The Halloween Question, Do We Participate or Not?  

 The Halloween Question

 Do We Participate or Not?           

     Joey and Carla Link

       October 23, 2019


When I (Joey) was growing up, my parents felt that participating in Halloween activities was a celebration of the devil, therefore we were not allowed to participate in the many Oct. 31 activities. But as a 3rdborn child, I wasn’t told this, so after school one year when I was about 10, I went to an afterschool party and then my friends and I went trick or treating on the way back to my house.  To say my mom was not happy with me is an understatement! But I didn’t know it was wrong, and I didn’t have all her beliefs.


It’s easy to expect our kids to have our convictions, but they don’t absorb them by osmosis. Convictions must be taught. And please note, teaching is not a one time or one year event. It can take several years for your kids to embrace your conviction about what is right or wrong with Halloween, especially when friends and relatives are pulling them another way.


Christian parents themselves are confronted with this question every year when many don’t have a feeling one way or another or one spouse grew up trick or treating to their hearts content and the other wasn’t allowed to.


Questions to ponder about Halloween to help you with your convictions:

  • Is Halloween a celebration of the devil?
  • If your kids participate in Halloween, will it be teaching them the devil is fun?
  • Can they dress up and go trick or treating just for fun?
  • Many churches have fall festivals and dress up parties, “Trunk or Treat”. If you participate at Halloween time, is this a celebration of Halloween?
  • Carving pumpkins with your kids is a fun activity and lighting them and putting them on your porch is pretty. Did you know the jack-a-lanterns are supposed to be scary faces and are placed near doors in order to ward off evil spirits? How about letting your kids paint happy faces on them instead?


Hopefully this will not disappoint you, but our goal and responsibility is not to set your standards but to help you think through what are right and wrong standards for you and your kids.

The reason we challenge you with the above questions is because as your kids grow into the pre-teen and teen years, you will need to answer these kinds of questions because their friends both Christians and non-believers will be questioning and challenging them as to why they can’t or won’t participate with them.


The bigger questions are:

  • Do your teens understand who the devil is and what it looks like when their generation celebrates him? 2 Corinthians 11:4 says “he masquerades as an angel of light.
  • Do your kids know how to fight the devil (temptation to do wrong)? Jesus did in Matthew 4 and he even had conversations with Satan as He was tempted 3 times over 40 days and nights to do things Satan’s way.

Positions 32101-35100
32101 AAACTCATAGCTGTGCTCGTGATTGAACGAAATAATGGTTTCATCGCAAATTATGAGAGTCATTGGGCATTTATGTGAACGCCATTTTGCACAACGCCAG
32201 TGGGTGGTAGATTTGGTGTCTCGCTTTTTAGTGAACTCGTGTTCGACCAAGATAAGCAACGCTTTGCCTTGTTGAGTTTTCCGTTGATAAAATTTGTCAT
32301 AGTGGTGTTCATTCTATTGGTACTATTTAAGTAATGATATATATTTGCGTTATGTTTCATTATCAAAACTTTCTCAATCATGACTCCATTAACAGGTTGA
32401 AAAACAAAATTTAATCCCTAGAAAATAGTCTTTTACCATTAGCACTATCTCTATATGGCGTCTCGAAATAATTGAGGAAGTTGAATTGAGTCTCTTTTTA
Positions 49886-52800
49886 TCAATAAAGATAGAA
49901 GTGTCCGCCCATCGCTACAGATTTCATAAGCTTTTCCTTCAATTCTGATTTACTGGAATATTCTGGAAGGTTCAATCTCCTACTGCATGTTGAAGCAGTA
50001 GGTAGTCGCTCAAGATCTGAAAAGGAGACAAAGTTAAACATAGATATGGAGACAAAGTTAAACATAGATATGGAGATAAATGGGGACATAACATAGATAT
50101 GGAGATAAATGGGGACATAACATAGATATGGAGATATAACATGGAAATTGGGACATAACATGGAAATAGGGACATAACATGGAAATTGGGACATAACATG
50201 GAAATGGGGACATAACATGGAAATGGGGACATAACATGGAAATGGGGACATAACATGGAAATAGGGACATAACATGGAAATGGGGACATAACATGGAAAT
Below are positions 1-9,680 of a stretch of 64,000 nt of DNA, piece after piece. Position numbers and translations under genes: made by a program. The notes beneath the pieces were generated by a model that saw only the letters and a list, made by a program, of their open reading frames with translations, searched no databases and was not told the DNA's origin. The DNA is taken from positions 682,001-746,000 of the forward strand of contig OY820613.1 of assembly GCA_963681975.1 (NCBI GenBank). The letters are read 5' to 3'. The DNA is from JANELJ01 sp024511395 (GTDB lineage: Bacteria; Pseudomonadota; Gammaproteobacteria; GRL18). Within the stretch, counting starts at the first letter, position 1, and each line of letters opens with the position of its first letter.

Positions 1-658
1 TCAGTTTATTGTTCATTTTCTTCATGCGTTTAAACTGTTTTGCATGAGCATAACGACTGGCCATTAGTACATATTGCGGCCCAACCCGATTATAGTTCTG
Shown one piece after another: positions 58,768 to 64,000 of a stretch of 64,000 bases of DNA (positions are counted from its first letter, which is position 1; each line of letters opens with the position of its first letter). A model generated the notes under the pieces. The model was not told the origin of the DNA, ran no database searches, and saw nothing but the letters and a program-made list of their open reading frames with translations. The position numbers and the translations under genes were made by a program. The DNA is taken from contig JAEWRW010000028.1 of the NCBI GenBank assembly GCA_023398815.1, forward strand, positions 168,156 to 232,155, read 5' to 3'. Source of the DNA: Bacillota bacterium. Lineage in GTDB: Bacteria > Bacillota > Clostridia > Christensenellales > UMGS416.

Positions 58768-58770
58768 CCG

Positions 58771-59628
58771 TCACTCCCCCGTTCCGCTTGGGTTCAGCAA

Jesus’ disciple wrote in I Peter 5:8-9,

Be alert and of sober mind. Your enemy the devil prowls around like a roaring lion looking for someone to devour. Resist him, standing firm in the faith...“


Do your kids know how to resist the devil’s temptations?

  • When they are tempted to say something wrong or speak badly to a sibling, can they hold back until they can speak kindly?
  • When they are tempted to speak disrespectfully to you or hit a brother or sister because they don’t like what they did or said, can they control their own actions?
  • When they hear you call their name and they want to choose not to respond and say “Yes Mom/Dad”, can they override their feelings and do what is right?
  • Can they hang around with friends who don’t have the same moral standards as they do and instead of talking like them or acting like them be a model of what’s right to them?


We aren’t sure we understood what October 31st meant to other cultures until we were in Mexico in late October one year. They call it “All Saint’s Eve” and they believe the dead can come alive again. They set up tabernacles to their dead relatives in their yards and in the street. We walked around for a bit and then went back to our hotel for the rest of the day and night due to the sick feeling in our bodies and souls. It gave us an entirely new perspective on that day.


Ultimately the questions about celebrating Halloween must be prayed over and you must be in agreement on what you choose to do. Then you need to lovingly be prepared to answer your kids’ questions by explaining to them why it is either right or wrong for your family.

Romans 14:5 is a good verse to work from when you are considering what to do with October 31st.

“One person considers one day more sacred than another;

another considers every day alike.

Each of them should be fully convinced in their own mind.”



One Final Thought:

We are called to love each other not judge other Christians for

what they choose to do or not to do with October 31st.